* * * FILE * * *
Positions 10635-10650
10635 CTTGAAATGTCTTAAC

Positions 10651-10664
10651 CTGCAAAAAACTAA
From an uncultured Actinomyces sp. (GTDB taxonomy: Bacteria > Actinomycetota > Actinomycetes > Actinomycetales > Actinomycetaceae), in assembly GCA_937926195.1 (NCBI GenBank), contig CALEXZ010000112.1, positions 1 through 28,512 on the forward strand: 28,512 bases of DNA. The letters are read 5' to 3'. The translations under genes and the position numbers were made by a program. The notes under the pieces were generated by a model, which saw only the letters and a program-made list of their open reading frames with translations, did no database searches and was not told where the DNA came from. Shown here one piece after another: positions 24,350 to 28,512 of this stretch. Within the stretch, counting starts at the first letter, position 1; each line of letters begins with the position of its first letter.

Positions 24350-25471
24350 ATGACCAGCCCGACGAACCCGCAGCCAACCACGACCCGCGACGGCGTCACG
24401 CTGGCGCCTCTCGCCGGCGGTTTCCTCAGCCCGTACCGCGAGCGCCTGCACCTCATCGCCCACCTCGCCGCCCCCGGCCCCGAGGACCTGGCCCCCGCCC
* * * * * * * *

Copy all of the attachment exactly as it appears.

Positions 10635-10650
10635 CTTGAAATGTCTTAAC

Positions 10651-10664
10651 CTGCAAAAAACTAA
From an uncultured Actinomyces sp. (GTDB taxonomy: Bacteria > Actinomycetota > Actinomycetes > Actinomycetales > Actinomycetaceae), in assembly GCA_937926195.1 (NCBI GenBank), contig CALEXZ010000112.1, positions 1 through 28,512 on the forward strand: 28,512 bases of DNA. The letters are read 5' to 3'. The translations under genes and the position numbers were made by a program. The notes under the pieces were generated by a model, which saw only the letters and a program-made list of their open reading frames with translations, did no database searches and was not told where the DNA came from. Shown here one piece after another: positions 24,350 to 28,512 of this stretch. Within the stretch, counting starts at the first letter, position 1; each line of letters begins with the position of its first letter.

Positions 24350-25471
24350 ATGACCAGCCCGACGAACCCGCAGCCAACCACGACCCGCGACGGCGTCACG
24401 CTGGCGCCTCTCGCCGGCGGTTTCCTCAGCCCGTACCGCGAGCGCCTGCACCTCATCGCCCACCTCGCCGCCCCCGGCCCCGAGGACCTGGCCCCCGCCC